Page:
“The Clinton administration would like the Federal government to have the capability to read any international or domestic computer communications…The proposed policy raises obvious concerns about Americans’ privacy…There is a concern that the internet could be used to commit crimes and that advanced encryption could disguise such activity.  However, we do not provide the government with phone jacks outside our homes for unlimited wiretaps.   Why then, should we grant government the Orwellian capacity to listen at will and in real time to our communications across the Web?…The administrations interest in all e-mail is a wholly unhealthy precedent, especially given this administration’s track record on FBI files and IRS snooping.   Every medium by which people communicate can be subject to exploitation by those with illegal intentions.   Nevertheless, this is no reason to hand Big Brother the keys to unlock our e-mail diaries, open our ATM records, read our medical records, or translate our international communications”.

Indeed.   It appears that some time between 1997 and 2001 one of the pod people from Don Siegel’s 1956 Invasion of the Body Snatchers had replaced Ashcroft with a look alike who instead of the above sound reasoning espoused rhetoric about how those raising concerns about the PATRIOT Act’s impact on civil liberties were aiding and abetting the terrorists.   He was hardly the only one.  The same could be said of a great many of the most prominent figures in American conservatism who had talked like Ashcroft about the Clinton administration’s threat to American liberties in the 1990s, only to turn around and support the PATRIOT Act in 2001.   It was at this point that I lost all respect for American conservatives – other than those like Pat Buchanan, Ron Paul, and Charley Reese who were manifestly the same people, espousing the same principles, regardless of whether a Clinton or a Bush was in power.

It was a couple of years later, when Bush and Ashcroft were again talking about expanding their powers to fight terrorism – they had drafted the Domestic Security Enhancement Act, nicknamed “PATRIOT II”, but it was never presented to Congress – that the late Sam Francis wrote an article explaining the case against all legislation of the type, in what was the single best response to the annoying “it’s okay when our side does it” attitude among the Bush “conservatives” that I ever read.   He wrote:

But the larger point is not what this administration does or doesn’t do with the new powers.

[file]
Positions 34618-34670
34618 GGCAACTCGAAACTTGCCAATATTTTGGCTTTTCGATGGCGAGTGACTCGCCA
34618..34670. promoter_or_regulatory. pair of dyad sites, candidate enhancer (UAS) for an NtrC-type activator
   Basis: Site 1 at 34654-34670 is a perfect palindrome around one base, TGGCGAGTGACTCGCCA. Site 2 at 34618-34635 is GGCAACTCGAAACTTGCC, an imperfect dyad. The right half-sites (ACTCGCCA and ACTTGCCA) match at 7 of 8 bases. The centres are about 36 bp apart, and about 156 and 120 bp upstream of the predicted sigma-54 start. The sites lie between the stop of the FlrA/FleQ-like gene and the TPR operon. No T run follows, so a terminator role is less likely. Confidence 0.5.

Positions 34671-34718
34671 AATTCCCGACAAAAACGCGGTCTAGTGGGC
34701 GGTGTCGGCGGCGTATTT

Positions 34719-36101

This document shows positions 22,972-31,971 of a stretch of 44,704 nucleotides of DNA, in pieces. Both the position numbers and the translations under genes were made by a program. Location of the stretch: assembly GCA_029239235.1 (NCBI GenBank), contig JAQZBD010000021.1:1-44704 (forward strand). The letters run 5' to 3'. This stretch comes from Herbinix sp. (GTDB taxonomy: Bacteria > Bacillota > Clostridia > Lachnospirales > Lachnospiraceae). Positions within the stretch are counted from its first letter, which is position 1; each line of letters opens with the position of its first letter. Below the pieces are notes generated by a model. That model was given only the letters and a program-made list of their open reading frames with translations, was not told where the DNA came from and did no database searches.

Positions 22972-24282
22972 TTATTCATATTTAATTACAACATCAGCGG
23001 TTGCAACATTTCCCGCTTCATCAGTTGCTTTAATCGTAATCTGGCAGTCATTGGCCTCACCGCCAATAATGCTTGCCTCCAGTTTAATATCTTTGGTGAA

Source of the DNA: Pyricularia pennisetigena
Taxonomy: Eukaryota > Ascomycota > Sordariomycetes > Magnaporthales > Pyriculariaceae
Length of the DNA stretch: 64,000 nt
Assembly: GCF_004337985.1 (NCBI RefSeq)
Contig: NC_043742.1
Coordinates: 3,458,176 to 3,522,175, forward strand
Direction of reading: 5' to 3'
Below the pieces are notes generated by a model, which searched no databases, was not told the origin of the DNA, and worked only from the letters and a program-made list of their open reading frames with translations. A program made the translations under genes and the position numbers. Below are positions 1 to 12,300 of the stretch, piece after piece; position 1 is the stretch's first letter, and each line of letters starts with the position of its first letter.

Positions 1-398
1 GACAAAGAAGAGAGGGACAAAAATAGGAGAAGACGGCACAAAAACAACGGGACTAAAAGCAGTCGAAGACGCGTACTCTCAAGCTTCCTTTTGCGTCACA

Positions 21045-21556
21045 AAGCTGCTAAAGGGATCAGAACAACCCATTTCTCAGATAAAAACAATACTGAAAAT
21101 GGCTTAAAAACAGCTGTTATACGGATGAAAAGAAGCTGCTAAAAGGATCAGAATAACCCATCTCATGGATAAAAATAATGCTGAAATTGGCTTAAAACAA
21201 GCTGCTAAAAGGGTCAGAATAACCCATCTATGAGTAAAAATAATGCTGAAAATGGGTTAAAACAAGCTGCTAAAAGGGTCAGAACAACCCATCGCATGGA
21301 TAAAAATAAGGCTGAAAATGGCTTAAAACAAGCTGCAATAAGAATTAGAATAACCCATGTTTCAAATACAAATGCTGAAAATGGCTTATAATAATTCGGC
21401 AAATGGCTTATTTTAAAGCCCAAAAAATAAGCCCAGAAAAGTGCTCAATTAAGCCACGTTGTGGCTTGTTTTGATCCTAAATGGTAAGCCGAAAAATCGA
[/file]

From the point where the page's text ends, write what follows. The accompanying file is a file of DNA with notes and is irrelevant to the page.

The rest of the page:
The point is that the powers are far larger than the government of any free people should have and that whatever powers this administration doesn’t use could still be used by future ones.

That, of course, is how free peoples typically lose their freedom—not by a dictator like Saddam Hussein suddenly grabbing power in the night and seizing all the library records but by the slow erosion of the habits and mentality that enables freedom to exist at all.

Instilling in citizens the notion that the power to seize library records is something the state needs is an excellent way to assist that erosion.

Most libertarians, of the left or the right, will tell you how we have been eroding those habits and that mentality for several decades now.  – Samuel Francis, “Bush Writing Last Chapters in Story of American Liberty”, September 25, 2003, Creators Syndicate.

The truth of Sam Francis’ words is now glaringly obvious.   

The White House is now occupied by the decrepit swamp troll who had introduced the first draft of what would eventually become the PATRIOT Act back in 1995 and he is calling for even more anti-terrorism legislation.   He has also openly turned the War on Terror against those whom the Clinton administration had in mind when they attempted, unsuccessfully, to launch their own War on Terror that year – American citizens who stand up for their rights and freedoms, especially Christians who are serious about their faith, white people who object to being vilified for the colour of their skin and turned into scapegoats, and gun owners.   

The Department of Homeland Security has issued a bulletin that implies that those who are unsatisfied that the outcome of last year’s election was legitimate, are opposed to the lockdown measures that trample all over their rights and freedoms (“frustrated with the exercise of government authority” is how the memo words this), or both, are potential violent threats to the United States.    A government that regards around half of the people it governs as threats is no longer a constitutional government that respects limits on its own power for the protection of its citizens and their rights and freedoms.  It is more like a government that fears and has declared war on its own people.   The progressive media that during the last administration defended its monolithically hyper-adversarial stance with slogans like “democracy dies in darkness” has been calling for Republican senators such as Ted Cruz and Rand Paul and in some cases the entire Republican Party to be designated “domestic terrorists”.  The United States is a two-party country.   If you criminalize one of the two parties you are left, of course, with a one-party state.   Otherwise known as a totalitarian dictatorship.   The kind of state that the United States, the capital city of which is now under military occupation by its own army, is giving every impression of becoming.